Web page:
Colour vision

Colour vision is the ability of an organism to distinguish objects based on the wavelengths.
In essence, different people see the same illuminated object or light source in different ways.

Nothing categorically distinguishes the visible spectrum of electromagnetic radiation from invisible portions of the broader spectrum. In this sense, colour is not a property of electromagnetic radiation, but a feature of visual perception by an observer. The possibility of a clean dissociation between colour experiences from properties reveals that colour is a subjective psychological phenomenon.

Today, most mammals possess dichromatic vision, corresponding to red–green colour blindness. They can thus see violet, blue, green and yellow light, but cannot see deep red light.
In most species of monkeys, males are dichromats, and about 60% of females are trichromats. Visual sensitivity differences between males and females in a single species is due to the gene for yellow-green sensitive opsin protein – which confers ability to differentiate red from green- residing on the X sex chromosome.

Red–green colour blindness affects up to 8% of males and 0.5% of females in humans. The ability to see colour also decreases in old age.
About 8 percent of males are red-green colour blind in some way or another, whether it is one colour, a colour combination, or another mutation.

There are two major types of colour blindness: those who have difficulty distinguishing between red and green, and who have difficulty distinguishing between blue and yellow.
Two percent of the male population exhibit severe difficulties distinguishing between red, orange, yellow, and green. Some may not even be aware that their colour perception is in any way different from normal.

Tetrachromacy is the condition of possessing four independent channels for conveying color information, or possessing four types of cone cells in the eye.

Tetrachromacy is demonstrated among several species of birds, fish, amphibians, reptiles, insects and some mammals. It was the normal condition of most mammals in the past.

One study suggested that 2–3% of the world’s women might have the type of fourth cone whose sensitivity peak is between the standard red and green cones, giving, theoretically, a significant increase in color differentiation.

In humans, preliminary visual processing occurs in the neurons of the retina. It is not known how these nerves would respond to a new color channel, that is, whether they could handle it separately or just combine it in with an existing channel. Visual information leaves the eye by way of the optic nerve; it is not known whether the optic nerve has the spare capacity to handle a new color channel. A variety of final image processing takes place in the brain; it is not known how the various areas of the brain would respond if presented with a new color channel.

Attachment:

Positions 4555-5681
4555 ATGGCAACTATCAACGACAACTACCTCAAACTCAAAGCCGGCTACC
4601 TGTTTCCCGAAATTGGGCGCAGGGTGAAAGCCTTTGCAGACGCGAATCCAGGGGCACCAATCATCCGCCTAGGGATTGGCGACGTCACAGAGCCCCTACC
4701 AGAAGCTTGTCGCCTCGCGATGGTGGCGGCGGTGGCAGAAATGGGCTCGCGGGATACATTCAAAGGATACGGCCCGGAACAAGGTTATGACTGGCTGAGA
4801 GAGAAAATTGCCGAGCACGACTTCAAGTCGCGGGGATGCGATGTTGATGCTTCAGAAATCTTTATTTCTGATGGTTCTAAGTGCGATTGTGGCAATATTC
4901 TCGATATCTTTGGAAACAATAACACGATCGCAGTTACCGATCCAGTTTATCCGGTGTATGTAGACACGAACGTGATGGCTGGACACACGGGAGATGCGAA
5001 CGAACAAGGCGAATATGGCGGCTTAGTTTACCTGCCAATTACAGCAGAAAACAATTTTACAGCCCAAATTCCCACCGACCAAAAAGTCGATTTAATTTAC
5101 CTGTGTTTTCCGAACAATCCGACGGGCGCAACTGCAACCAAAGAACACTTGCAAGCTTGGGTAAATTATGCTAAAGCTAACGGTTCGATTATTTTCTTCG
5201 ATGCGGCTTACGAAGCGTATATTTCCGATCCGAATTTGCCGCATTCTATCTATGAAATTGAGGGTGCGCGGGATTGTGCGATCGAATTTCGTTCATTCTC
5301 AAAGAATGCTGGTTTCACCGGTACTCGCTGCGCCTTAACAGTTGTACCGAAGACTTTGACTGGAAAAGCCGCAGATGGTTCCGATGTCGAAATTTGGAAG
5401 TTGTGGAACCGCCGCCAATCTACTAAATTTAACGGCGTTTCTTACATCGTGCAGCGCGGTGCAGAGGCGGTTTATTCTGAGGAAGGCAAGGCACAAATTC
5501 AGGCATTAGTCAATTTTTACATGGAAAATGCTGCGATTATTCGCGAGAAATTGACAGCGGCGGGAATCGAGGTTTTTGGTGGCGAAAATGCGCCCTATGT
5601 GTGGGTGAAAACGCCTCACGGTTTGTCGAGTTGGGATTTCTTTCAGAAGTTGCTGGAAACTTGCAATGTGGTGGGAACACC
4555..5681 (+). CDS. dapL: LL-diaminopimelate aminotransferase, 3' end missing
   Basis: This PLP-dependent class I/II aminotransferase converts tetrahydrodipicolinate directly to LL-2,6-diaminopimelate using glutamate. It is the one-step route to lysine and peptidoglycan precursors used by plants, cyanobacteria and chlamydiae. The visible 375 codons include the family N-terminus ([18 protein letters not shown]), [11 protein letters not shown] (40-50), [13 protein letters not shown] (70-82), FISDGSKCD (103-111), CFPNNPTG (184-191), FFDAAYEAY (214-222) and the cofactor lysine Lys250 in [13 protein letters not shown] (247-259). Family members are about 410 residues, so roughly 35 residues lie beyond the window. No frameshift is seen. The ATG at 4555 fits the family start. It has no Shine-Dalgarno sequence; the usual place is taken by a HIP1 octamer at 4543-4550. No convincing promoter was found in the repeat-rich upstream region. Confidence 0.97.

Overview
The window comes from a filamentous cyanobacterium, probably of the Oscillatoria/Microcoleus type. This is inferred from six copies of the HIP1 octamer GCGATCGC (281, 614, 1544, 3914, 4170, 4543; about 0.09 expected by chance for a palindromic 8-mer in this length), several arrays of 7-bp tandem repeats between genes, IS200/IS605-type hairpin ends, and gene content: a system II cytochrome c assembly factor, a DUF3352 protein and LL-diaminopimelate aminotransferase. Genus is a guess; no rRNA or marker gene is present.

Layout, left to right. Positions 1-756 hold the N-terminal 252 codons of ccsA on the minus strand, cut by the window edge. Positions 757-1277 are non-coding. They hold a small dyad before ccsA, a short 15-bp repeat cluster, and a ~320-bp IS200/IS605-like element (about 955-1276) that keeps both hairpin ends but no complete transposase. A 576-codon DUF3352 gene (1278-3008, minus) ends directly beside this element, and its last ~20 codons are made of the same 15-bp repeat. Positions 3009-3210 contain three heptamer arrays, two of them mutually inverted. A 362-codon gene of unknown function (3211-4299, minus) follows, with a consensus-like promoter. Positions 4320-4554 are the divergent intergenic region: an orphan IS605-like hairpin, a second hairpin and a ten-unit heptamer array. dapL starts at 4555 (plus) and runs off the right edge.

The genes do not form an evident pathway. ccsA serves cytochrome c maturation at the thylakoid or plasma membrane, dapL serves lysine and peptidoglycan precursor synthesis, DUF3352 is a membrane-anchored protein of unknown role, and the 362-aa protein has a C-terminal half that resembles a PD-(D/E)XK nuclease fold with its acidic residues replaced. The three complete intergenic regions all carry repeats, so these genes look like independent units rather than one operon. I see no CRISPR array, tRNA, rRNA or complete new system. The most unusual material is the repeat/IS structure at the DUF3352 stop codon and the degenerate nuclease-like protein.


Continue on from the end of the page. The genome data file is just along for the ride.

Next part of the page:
Everyone’s cones see slightly differently already due to genetic variation, so theoretically the same wavelength of light looks infinitesimally different to every single person. Colour-blind people can’t distinguish between certain colours, not that they’re seeing them wrong.

You can’t diagnose tetrachromacy on a computer screen, because computer screens are made up of combinations of only three different colors of light. It is literally not possible for an LED computer screen to generate the kind of nuance that distinguishes tetrachromats from trichromats.

Computer screen is only capable of generating three wavelengths of light, and all others are projected as mixtures of those three. The sensor of the camera only records three wavelengths of light, and all others are a mixture of those three. Any colour that is not specific wavelength of red, green, or blue is made of a combination of those three by our eyes, brain, camera and screen.
What about prevalence of color blindness by nationality, one might expect the percentage of affected people to be relatively constant in all countries, this is far from the truth. In most Caucasian societies up to 1 in 10 men suffer, however only 1 in 100 Eskimos are colour blind.
Research models have attempted to predict or calculate how colour-blind users perceive colours. These models make a good attempt, but it is not possible to predict what a colour-blind user sees with 100% accuracy.
From Wikipedia

Galina Toktalieva

Kyrgyzstan-born author residing in Graz, Austria

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